First, we consider the wave equation, and review the fact that wave fields are essentially bandlimited in space-time domain. This can be used for critical sampling of acquisition or rendering of wave fields. We also show an acoustic source localization problem, where wideband frequency probing and finite element modeling show interesting localization power.
Then, in a diffusion equation scenario, source localization using a sensor network can be addressed with a parametric approach, indicating trade-offs between spatial and temporal sampling densities. This can be used in air pollution monitoring and temperature sensing.
In all these problems, the computational tools like FRI or CS come in handy when the modeling and the conditioning is adequate. Last but not least, the proof of the pudding is in experiments and/or real data sets.
Joint work with T.Blu (CUHK), Y.Lu (Harvard), Y.Barbotin, I.Dokmanic, M.Kolundzija, M.Martinez-Camara, J.Ranieri (EPFL)
Martin Vetterli was born in 1957 and grew up near Neuchâtel. He received the Dipl. El.- Ing. degree from Eidgenössische Technische Hochschule (ETHZ), Zurich, in 1981, the Master of Science degree from Stanford University in 1982, and the Doctorat ès Sciences degree from the Ecole Polytechnique Fédérale, Lausanne, in 1986.
After his dissertation, he was an Assistant and then Associate Professor in Electrical Engineering at Columbia University in New York, and in 1993, he became an Associate and then Full Professor at the Department of Electrical Engineering and Computer Sciences at the University of California at Berkeley. In 1995, he joined the EPFL as a Full Professor. He held several positions at EPFL, including Chair of Communication Systems and founding director of the National Competence Center in Research on Mobile Information and Communication systems (NCCR-MICS). From 2004 to 2011 he was Vice President of EPFL and since March 2011, he is the Dean of the School of Computer and Communications Sciences. As of January 1st, 2013 he will lead the Swiss National Science Foundation.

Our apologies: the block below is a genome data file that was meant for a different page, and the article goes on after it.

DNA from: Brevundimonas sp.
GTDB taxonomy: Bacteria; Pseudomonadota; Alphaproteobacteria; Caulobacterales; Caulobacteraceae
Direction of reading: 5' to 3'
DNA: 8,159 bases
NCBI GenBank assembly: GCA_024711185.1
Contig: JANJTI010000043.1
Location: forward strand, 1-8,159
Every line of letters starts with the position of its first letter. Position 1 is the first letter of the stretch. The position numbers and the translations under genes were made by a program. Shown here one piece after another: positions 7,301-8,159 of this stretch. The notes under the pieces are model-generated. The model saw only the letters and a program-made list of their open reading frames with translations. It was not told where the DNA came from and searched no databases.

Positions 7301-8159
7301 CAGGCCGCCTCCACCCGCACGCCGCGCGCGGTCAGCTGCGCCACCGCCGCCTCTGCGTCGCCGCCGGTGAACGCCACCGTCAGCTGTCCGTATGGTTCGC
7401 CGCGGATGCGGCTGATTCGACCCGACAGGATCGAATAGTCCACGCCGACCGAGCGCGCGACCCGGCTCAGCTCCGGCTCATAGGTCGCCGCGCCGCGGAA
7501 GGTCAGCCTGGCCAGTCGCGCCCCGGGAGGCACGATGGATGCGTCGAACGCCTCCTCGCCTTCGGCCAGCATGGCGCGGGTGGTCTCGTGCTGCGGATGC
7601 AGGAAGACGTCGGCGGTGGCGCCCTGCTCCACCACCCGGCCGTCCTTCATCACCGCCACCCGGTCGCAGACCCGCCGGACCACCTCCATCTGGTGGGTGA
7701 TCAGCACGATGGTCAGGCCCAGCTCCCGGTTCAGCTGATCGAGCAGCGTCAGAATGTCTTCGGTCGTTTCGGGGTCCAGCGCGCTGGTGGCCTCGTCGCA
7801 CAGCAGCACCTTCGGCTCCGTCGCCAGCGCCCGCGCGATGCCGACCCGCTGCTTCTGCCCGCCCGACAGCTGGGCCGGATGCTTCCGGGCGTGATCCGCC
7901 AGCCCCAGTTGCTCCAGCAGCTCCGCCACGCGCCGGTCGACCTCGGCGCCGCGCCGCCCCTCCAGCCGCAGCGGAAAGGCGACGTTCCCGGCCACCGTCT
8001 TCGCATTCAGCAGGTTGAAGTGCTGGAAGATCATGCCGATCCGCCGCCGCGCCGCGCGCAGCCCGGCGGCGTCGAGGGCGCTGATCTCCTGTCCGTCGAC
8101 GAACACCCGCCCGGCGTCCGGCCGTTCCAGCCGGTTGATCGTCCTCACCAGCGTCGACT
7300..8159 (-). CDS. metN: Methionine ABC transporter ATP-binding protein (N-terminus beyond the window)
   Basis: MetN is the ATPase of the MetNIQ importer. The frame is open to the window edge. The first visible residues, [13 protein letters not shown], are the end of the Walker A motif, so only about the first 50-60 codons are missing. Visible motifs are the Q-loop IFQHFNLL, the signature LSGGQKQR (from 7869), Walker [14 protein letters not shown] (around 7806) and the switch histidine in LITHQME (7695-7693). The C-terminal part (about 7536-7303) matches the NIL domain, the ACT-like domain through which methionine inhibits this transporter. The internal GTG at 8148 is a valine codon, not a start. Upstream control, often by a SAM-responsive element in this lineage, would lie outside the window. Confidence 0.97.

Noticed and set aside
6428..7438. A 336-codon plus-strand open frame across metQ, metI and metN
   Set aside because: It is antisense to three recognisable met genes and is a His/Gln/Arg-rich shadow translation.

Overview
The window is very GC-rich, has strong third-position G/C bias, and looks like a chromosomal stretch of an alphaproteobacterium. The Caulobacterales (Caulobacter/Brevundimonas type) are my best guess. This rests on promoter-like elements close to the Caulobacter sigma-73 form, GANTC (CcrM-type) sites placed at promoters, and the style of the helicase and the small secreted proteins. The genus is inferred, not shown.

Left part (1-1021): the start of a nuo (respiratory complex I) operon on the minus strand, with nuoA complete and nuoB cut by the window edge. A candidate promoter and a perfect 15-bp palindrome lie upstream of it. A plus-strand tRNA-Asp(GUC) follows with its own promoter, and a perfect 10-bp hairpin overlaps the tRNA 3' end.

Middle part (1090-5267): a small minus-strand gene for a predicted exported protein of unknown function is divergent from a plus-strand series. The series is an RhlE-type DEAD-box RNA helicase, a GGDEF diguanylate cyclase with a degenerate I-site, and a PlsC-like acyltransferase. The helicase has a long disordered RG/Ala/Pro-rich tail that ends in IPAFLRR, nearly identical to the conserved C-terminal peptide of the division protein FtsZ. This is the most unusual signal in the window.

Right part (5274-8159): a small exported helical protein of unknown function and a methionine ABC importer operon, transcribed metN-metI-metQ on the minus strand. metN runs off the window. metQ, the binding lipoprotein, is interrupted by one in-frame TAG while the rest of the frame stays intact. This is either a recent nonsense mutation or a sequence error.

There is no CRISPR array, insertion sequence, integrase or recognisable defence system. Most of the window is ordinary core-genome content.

He works in the areas of electrical engineering, computer sciences and applied mathematics. His work covers wavelet theory and applications, image and video compression, self-organized communications systems and sensor networks, as well as fast algorithms, and has led to about 150 journals papers. He is the co-author of three textbooks, with J. Kovacevic, "Wavelets and Subband Coding" (Prentice-Hall, 1995), with P. Prandoni, "Signal Processing for Communications", (CRC Press, 2008) and with J. Kovacevic and V. Goyal, of the forthcoming book "Fourier and Wavelet Signal Processing" (2012).
His research resulted also in about two dozen patents that led to technology transfers to high-tech companies and the creation of several start-ups.
His work won him numerous prizes, like best paper awards from EURASIP in 1984 and of the IEEE Signal Processing Society in 1991, 1996 and 2006, the Swiss National Latsis Prize in 1996, the SPIE Presidential award in 1999, the IEEE Signal Processing Technical Achievement Award in 2001 and the IEEE Signal Processing Society Award in 2010. He is a Fellow of IEEE, of ACM and EURASIP, was a member of the Swiss Council on Science and Technology (2000-2004), and is an ISI highly cited researcher in engineering.